AIM apparently did some wordsmithing on a UMass Lowell study it had paid for on the feasibility of replacing natural gas with more climate friendly green hydrogen, according to a report by the Globe’s new “climate team.”
The edits were mainly in the executive summary and in the report’s section on proposed policy changes.
AIM’s involvement and sponsorship wasn’t a secret, though apparently natural gas companies like Eversource - AIM members - were given access to review early drafts.
Interesting, but hardly shocking. After all, is anybody truly confused as to what AIM is and who it actually represents?
The Globe story takes aim at an agenda driven, industry funded study. Fair enough. But ironically, the Globe also appears to be doing the bidding of the Energy and Policy Institute, a self-described watchdog group which, according to its website, “exposes attacks on renewable energy and counters misinformation by fossil fuel and utility interests.”
The EPI shared with the Globe the UMass Lowell records on the study - and the behind the scenes involvement/meddling by AIM and natural gas companies - on which the Globe’s story is based.
Environmental groups hate talk of green hydrogen, which they see simply as a ruse by the natural gas industry to avert its eventual extinction.
But arguably the pros and cons of green hydrogen are more complicated than that, with the opposition of environmentalists smacking of ideologically-driven zealotry.
If anything, global warming should spur research and exploration of all potential avenues, not a dogmatic shouting down of debate.
We’ve been skeptical of the Globe’s decision to devote scarce reporting resources to a climate change team, fearing it would simply parrot the line of environmental groups, which have their own agenda.
The story only confirms our suspicions.
Long overdue: Baker moves to rectify a terrible wrong stemming from the 1980s child sex abuse hysteria
That would be the notorious Fells Acres case, in which Malden day care owner Violet Amirault, her son Gerald Amirault and his sister, Cheryl, were convicted in the late 1980s on child sex abuse charges based on wild allegations that included animal sacrifice and the rape of small children with 12-inch knives.
Gov. Charlie Baker on Friday proposed pardons for Gerald Amirault and his sister, Cheryl Amirault LeFave, citing “grave doubt regarding the evidentiary strength” on which the cases were built.
Fells Acres was just one of a number of similar child abuse cases in the 1980s that led to a wave of day care providers being sent to prison on lurid allegations culled from very young children using now thoroughly discredited investigative techniques.
Amid our current QAnon madness, it is easy to forget some of the truly crazy things otherwise reasonable people believed in the 1980s: from the McMartin daycare case in California, which featured allegations of children being abused in tunnels and hot air balloons, to tales of roving bands of satanists engaging human sacrifice in remote, wooded locations.
The propensity to buy into some truly whacked out ideas is one aspect of human nature that is not exactly reassuring, nor does it appear to be going away anytime soon.
Oh well, better brace for Armageddon: “In crises, officials tweet crucial info. What if Twitter dies?” Washington Post
Great day for our grandfather in chief: “President Biden’s granddaughter Naomi ties knot in White House wedding Associated Press/Boston Globe
The newly-appointed Trump investigation special counsel is low profile, but very hard charging: “Garland’s appointment of a special counsel was cautious. But also bold.” Ruth Marcus/Washington Post
He’s right: “U.S. Defense Secretary Warns of ‘Tyranny and Turmoil’ if Ukraine Loses” New York Times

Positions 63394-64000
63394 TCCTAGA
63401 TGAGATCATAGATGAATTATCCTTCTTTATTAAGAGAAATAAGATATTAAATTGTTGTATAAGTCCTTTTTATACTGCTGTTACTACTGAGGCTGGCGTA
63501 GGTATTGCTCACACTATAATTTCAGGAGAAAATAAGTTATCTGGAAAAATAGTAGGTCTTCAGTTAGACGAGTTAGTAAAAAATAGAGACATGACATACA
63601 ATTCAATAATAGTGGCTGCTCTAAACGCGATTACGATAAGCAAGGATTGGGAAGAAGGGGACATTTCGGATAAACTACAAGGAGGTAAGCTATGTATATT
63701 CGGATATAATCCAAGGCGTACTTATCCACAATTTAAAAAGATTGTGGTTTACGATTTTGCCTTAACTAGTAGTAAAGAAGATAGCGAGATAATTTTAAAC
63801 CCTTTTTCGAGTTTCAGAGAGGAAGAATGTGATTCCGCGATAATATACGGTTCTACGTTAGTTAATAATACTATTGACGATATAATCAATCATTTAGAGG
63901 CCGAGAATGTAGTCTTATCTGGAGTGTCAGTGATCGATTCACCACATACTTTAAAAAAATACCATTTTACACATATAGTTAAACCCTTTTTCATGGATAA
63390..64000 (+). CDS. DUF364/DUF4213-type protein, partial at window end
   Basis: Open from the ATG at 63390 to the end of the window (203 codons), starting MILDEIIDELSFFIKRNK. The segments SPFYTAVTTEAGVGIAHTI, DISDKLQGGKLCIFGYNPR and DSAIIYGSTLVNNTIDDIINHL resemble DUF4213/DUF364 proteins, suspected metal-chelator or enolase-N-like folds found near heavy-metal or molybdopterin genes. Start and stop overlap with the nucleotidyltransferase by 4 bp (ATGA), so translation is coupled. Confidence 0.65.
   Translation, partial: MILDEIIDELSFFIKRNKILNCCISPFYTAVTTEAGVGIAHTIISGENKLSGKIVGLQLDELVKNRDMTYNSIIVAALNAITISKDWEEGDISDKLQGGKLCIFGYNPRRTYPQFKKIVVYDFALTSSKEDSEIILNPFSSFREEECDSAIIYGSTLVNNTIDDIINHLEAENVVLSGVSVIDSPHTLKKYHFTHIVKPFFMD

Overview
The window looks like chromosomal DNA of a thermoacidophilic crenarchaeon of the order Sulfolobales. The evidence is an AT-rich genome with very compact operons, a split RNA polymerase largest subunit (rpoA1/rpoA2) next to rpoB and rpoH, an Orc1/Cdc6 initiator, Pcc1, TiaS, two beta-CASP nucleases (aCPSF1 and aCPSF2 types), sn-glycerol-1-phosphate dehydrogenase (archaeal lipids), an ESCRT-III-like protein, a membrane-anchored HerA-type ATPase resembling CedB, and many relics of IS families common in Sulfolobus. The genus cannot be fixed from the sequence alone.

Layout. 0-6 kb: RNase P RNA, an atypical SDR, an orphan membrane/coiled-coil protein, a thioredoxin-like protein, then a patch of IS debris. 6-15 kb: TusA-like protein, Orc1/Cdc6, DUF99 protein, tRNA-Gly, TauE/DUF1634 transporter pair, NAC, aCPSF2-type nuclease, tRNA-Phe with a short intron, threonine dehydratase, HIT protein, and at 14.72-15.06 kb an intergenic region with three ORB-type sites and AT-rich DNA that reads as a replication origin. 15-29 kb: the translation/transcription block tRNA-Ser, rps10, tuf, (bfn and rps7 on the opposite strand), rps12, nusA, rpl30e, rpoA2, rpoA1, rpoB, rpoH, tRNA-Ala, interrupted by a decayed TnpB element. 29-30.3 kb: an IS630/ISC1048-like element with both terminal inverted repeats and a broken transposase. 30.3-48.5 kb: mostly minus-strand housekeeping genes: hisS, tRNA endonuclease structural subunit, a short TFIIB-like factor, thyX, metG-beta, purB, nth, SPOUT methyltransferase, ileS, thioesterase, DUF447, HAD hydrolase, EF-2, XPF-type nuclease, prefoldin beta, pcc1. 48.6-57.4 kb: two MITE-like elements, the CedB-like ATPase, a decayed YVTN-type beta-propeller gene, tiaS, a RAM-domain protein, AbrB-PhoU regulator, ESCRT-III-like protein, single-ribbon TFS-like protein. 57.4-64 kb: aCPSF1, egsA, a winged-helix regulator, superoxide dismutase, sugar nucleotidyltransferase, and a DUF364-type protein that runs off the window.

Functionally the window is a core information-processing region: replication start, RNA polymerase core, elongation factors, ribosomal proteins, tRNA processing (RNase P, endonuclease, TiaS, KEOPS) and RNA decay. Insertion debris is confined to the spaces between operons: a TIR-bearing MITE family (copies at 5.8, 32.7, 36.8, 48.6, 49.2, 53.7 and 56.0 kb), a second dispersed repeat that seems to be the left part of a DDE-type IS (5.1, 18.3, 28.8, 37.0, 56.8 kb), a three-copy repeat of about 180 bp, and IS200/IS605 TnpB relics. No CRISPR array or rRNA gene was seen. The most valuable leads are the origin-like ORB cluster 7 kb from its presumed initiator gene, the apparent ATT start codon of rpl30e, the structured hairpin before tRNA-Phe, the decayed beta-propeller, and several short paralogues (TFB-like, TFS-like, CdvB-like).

Yikes! “MBTA says ridership won’t be back to normal in 5 years” Bruce Mohl/CommonWealth Magazine
I have fielded emails over the past couple weeks asking what Contrarian Boston is about.
Here’s a link to our mission statement – you can find it in the “about” section.
For a more prosaic, nuts-and-bolts description, read on.
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Interesting points. There are clearly perils in trying to describe a complicated issue in a broad, understandable, relatable, and yes, accurate way, which is a key part of journalism. Will take another look at how I am describing the new MBTA Communities law - yes, I under of communities that don't have T stations are still covered, because they are in the service area. I'd argue the law doesn't go far enough - no town should be able to wall itself off multifamily housing, or require one or two acre lots for single-family homes, which ensures that only very large homes affordable to the relatively well off get built.
On the one hand I applaud you calling out the Globe for engaging in the group think of climate activists. On the other hand, I have to point out your participation in group think that the Globe and others participate in with regards to housing issues and specifically the MBTA Communities housing law. You write "the new law requires local communities to open their doors to new apartments, condos and townhomes near T stations" which is false, inaccurate, and deserves a correction.
The new law requires almost every city and town east of Worcester-who are SERVED by the MBTA-to create zoning for multi-family housing. I know this is a rehash of past comments, but your above statement is false. Yes, you can cite other media outlets, housing advocates and govt agencies who describe it in the same way--hence the group think. But can you tell me where in Saugus or Halifax a T station is? There are none. So how can--as the sentence cited above explicitly states--Saugus or Halifax build multi-family housing near a T station when they ave no t-station within their borders?.
We can't have a serious conversation about "affordable housing" if one side continually misrepresents the facts and it gets reported as truth. Related to this, I look forward to a story about what EXACTLY is affordable housing as defined by the state. You maybe surprised to find out that it is NOT based on the income of the family or the monthly rental costs or the cost of a house/unit in the area. These factors do play a role in the definition of "Affordable Housing" but ultimately it is housing inventory the state controls and dictates who lives in the housing. So many of the solutions like increasing ADUs will never be considered "affordable" even though they are.
Affordable housing in the state is a complex issue and you make it sound simple. It's not.